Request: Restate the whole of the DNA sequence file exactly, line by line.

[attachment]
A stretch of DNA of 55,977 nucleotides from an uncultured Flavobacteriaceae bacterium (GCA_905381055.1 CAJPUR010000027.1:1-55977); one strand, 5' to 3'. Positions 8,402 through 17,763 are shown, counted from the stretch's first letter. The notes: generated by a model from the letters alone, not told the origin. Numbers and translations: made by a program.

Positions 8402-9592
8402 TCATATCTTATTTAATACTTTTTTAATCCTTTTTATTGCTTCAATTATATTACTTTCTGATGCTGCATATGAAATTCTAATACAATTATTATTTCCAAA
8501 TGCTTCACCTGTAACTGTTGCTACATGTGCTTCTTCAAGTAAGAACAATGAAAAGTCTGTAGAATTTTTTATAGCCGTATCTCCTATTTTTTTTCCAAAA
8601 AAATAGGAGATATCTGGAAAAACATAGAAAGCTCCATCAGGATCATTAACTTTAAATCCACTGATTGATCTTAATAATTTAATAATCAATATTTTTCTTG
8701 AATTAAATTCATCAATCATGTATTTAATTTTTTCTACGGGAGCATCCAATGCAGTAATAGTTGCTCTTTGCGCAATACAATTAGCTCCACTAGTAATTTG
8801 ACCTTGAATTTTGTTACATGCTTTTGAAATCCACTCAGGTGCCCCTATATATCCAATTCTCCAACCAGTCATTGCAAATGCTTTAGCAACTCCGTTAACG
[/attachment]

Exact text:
A stretch of DNA of 55,977 nucleotides from an uncultured Flavobacteriaceae bacterium (GCA_905381055.1 CAJPUR010000027.1:1-55977); one strand, 5' to 3'. Positions 8,402 through 17,763 are shown, counted from the stretch's first letter. The notes: generated by a model from the letters alone, not told the origin. Numbers and translations: made by a program.

Positions 8402-9592
8402 TCATATCTTATTTAATACTTTTTTAATCCTTTTTATTGCTTCAATTATATTACTTTCTGATGCTGCATATGAAATTCTAATACAATTATTATTTCCAAA
8501 TGCTTCACCTGTAACTGTTGCTACATGTGCTTCTTCAAGTAAGAACAATGAAAAGTCTGTAGAATTTTTTATAGCCGTATCTCCTATTTTTTTTCCAAAA
8601 AAATAGGAGATATCTGGAAAAACATAGAAAGCTCCATCAGGATCATTAACTTTAAATCCACTGATTGATCTTAATAATTTAATAATCAATATTTTTCTTG
8701 AATTAAATTCATCAATCATGTATTTAATTTTTTCTACGGGAGCATCCAATGCAGTAATAGTTGCTCTTTGCGCAATACAATTAGCTCCACTAGTAATTTG
8801 ACCTTGAATTTTGTTACATGCTTTTGAAATCCACTCAGGTGCCCCTATATATCCAATTCTCCAACCAGTCATTGCAAATGCTTTAGCAACTCCGTTAACG